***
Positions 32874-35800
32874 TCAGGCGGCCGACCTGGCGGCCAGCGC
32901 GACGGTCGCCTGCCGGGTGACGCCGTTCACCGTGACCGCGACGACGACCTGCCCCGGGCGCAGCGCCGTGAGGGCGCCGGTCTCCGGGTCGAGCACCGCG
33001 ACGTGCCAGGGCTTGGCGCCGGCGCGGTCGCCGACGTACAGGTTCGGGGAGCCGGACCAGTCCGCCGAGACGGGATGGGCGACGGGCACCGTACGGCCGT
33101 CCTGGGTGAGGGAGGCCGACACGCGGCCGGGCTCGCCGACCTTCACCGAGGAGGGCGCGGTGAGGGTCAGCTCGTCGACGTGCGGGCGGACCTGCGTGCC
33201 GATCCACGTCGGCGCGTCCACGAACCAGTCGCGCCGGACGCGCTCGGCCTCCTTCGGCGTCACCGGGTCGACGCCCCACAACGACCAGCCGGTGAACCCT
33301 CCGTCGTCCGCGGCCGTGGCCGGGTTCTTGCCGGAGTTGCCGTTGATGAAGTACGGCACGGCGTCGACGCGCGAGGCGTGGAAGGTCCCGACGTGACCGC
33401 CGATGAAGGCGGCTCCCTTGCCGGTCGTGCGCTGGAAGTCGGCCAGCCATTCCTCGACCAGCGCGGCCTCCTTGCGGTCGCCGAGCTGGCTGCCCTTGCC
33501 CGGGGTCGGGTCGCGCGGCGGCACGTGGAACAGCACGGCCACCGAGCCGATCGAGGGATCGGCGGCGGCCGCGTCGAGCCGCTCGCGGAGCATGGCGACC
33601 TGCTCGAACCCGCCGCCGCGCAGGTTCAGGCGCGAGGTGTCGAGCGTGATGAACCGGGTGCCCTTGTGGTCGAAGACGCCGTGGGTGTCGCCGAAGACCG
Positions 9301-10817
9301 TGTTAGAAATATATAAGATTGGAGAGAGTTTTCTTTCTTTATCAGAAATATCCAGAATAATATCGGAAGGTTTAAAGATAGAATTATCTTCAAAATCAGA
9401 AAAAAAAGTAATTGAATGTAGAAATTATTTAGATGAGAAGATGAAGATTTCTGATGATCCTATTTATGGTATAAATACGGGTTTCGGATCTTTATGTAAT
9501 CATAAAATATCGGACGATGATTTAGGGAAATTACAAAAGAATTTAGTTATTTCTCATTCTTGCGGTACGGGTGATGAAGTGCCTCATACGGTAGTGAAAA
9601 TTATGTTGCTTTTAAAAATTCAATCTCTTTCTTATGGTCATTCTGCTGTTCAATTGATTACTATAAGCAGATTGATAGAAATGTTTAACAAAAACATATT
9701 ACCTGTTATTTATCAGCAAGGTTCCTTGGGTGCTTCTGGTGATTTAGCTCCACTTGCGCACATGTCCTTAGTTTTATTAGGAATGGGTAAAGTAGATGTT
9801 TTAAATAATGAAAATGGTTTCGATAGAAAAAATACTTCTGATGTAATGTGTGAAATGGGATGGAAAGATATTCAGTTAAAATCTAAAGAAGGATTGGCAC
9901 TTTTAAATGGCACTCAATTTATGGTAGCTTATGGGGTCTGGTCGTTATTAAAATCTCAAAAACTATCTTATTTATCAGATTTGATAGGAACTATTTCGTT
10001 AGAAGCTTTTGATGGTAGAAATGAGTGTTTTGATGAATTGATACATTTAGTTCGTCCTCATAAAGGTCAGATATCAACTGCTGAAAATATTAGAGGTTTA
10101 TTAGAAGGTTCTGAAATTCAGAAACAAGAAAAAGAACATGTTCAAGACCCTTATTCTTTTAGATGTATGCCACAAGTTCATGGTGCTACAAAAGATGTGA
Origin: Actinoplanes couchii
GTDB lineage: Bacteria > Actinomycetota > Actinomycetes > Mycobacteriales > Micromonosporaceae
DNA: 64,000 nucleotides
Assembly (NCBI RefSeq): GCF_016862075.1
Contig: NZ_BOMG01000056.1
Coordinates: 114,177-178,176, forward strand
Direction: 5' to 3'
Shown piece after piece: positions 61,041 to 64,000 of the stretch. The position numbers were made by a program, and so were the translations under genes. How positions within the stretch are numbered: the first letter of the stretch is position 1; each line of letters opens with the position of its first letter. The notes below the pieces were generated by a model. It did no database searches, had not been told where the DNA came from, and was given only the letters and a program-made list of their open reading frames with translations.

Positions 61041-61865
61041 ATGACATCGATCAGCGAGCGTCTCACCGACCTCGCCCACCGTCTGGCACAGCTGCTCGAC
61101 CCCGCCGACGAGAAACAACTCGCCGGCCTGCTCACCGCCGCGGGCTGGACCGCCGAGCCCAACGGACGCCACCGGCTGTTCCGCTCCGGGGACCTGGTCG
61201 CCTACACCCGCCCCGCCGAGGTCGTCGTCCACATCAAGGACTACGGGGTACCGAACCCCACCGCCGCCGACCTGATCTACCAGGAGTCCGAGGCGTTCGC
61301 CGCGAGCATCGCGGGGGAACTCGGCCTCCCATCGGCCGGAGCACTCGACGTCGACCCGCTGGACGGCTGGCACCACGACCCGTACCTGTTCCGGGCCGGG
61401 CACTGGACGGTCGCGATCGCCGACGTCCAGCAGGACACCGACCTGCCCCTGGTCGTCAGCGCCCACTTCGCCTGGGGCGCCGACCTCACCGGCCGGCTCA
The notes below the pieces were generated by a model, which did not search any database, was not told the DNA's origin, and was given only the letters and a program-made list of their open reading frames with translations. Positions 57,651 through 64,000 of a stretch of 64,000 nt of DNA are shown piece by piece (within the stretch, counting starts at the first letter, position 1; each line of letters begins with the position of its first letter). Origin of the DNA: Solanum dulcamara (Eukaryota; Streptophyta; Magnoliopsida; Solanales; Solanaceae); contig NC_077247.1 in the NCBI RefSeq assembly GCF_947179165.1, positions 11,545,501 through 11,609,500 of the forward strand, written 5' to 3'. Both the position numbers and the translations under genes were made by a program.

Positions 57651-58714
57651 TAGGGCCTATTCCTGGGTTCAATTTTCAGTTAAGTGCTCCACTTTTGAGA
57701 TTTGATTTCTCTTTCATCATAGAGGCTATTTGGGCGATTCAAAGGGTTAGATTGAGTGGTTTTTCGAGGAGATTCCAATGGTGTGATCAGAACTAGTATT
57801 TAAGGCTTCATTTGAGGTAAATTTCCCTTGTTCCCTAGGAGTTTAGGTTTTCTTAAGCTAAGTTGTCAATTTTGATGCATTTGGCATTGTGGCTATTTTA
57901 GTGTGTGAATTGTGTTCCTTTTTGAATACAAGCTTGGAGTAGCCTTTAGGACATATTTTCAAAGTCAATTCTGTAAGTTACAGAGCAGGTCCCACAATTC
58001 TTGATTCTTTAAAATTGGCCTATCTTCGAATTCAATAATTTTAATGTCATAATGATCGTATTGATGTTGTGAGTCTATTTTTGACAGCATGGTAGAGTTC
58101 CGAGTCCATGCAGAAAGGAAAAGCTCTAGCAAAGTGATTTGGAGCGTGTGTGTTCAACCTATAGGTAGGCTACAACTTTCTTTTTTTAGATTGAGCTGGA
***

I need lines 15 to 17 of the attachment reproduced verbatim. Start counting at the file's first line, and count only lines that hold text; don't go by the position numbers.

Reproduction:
9601 TTATGTTGCTTTTAAAAATTCAATCTCTTTCTTATGGTCATTCTGCTGTTCAATTGATTACTATAAGCAGATTGATAGAAATGTTTAACAAAAACATATT
9701 ACCTGTTATTTATCAGCAAGGTTCCTTGGGTGCTTCTGGTGATTTAGCTCCACTTGCGCACATGTCCTTAGTTTTATTAGGAATGGGTAAAGTAGATGTT
9801 TTAAATAATGAAAATGGTTTCGATAGAAAAAATACTTCTGATGTAATGTGTGAAATGGGATGGAAAGATATTCAGTTAAAATCTAAAGAAGGATTGGCAC